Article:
Threat Level: green Handler on Duty: Rick Wanner

SANS ISC: InfoSec Handlers Diary Blog InfoSec Handlers Diary Blog


Sign Up for Free!   Forgot Password?
Log In or Sign Up for Free!

Preventing Exposed Azure Blob Storage

Published: 2020-11-12
Last Updated: 2020-11-12 10:11:42 UTC
by Daniel Wesemann (Version: 1)
0 comment(s)

In the previous diary, I explained the three public access levels of Azure Blob Storage, and how to investigate the setup for any issues. Until a couple of months ago, there was no reliable way to prevent the problem from occurring in the first place, but thankfully, Microsoft has finally seen the light.

At the level of the Storage Account, there is now a new setting "Allow Blob Public Access", which can be set to "Disabled".  

Once disabled, the access level set on the containers within this storage account no longer matters, public unauthenticated access will always be denied:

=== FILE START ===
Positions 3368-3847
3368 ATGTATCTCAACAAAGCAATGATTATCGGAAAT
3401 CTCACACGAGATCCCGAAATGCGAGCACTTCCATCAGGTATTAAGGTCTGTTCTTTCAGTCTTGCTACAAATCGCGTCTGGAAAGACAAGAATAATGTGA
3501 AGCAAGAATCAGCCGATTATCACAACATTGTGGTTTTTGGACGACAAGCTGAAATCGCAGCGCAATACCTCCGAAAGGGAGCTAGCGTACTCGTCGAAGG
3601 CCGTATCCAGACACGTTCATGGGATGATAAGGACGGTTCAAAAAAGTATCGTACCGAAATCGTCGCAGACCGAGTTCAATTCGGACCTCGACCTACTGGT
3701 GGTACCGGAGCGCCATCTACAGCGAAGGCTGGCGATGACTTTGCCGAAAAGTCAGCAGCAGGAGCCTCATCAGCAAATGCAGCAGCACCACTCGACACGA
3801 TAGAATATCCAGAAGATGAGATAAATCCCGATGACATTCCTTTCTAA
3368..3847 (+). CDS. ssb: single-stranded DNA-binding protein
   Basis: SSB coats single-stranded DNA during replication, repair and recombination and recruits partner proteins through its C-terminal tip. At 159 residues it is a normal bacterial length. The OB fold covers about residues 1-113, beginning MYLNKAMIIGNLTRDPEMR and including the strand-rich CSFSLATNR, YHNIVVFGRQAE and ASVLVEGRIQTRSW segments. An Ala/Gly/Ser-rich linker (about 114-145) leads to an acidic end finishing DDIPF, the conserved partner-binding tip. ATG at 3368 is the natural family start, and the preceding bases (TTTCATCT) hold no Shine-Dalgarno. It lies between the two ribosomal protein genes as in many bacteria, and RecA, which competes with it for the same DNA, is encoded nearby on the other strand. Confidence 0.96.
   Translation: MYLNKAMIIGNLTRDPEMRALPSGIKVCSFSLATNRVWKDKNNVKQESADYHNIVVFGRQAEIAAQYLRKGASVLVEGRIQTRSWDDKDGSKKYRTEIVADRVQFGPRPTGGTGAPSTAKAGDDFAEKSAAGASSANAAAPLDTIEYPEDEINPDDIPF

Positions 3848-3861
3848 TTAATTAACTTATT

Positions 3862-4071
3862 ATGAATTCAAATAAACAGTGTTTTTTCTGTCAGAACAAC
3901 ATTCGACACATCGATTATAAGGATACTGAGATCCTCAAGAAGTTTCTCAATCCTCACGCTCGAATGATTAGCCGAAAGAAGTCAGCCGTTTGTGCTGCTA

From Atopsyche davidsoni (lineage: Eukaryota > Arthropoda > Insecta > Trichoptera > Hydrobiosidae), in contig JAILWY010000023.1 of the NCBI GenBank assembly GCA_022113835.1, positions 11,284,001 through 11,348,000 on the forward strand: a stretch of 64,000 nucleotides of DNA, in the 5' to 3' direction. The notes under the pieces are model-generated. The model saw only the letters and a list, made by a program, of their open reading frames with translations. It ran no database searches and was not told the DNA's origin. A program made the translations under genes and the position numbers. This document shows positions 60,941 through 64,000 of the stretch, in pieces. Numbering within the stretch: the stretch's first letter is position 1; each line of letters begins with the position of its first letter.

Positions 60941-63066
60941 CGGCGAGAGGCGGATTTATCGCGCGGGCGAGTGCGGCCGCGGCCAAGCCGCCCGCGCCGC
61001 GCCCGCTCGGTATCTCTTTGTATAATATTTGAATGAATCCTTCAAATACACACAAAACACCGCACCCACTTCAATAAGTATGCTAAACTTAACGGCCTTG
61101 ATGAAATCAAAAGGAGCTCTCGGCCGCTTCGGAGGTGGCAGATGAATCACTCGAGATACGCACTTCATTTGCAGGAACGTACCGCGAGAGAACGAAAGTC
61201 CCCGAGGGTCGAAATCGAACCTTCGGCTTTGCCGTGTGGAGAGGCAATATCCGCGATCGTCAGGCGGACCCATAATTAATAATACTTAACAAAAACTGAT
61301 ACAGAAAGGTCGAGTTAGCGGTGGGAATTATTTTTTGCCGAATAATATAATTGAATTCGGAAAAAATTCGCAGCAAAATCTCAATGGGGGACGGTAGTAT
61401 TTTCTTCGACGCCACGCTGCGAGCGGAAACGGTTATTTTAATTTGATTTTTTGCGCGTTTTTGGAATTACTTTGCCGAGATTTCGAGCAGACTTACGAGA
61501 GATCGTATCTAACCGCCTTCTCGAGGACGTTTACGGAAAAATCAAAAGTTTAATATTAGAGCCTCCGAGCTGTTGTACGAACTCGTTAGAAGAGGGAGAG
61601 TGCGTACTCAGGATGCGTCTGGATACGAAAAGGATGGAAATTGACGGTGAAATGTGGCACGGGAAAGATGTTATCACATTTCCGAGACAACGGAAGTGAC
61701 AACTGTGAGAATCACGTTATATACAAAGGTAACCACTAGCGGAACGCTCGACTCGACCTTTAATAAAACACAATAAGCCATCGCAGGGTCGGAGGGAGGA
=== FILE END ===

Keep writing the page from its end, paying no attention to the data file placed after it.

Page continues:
This adds a welcome additional safety net, because the Containers within this storage account cannot be set to "public access" anymore, not even by mistake:

Even better, there is now also a "preview" rule available for this setting in Azure Policies. Go to Policies -> Definitions, then search for "Public", to find the Policy Definition named "[Preview]: Storage account public access should be disallowed". 

Click on it, select "Assign", and push it to a scope of your choice. Set the parameter to "Deny", and once the policy is active, new storage accounts can only be created in your tenant or subscription if they have public access turned off. If the corresponding setting ("Allow Blob Public Access") under the "Advanced" tab of the "Create storage account" dialog is not set to "disabled", all new storage account creation attempts will fail.

Refer to https://docs.microsoft.com/en-us/azure/storage/blobs/anonymous-read-access-prevent and https://docs.microsoft.com/en-us/azure/storage/blobs/anonymous-read-access-configure for more information, how to audit for issues before pushing a "deny" rule, and any other possible side effects. But once you have this resolved and rolled out as a "deny" policy for your Azure subscription or tenant, you'll sleep better, knowing that you significantly reduced the likelyhood of accidential data breaches via exposed storage accounts in your environment.
 

0 comment(s)
Diary Archives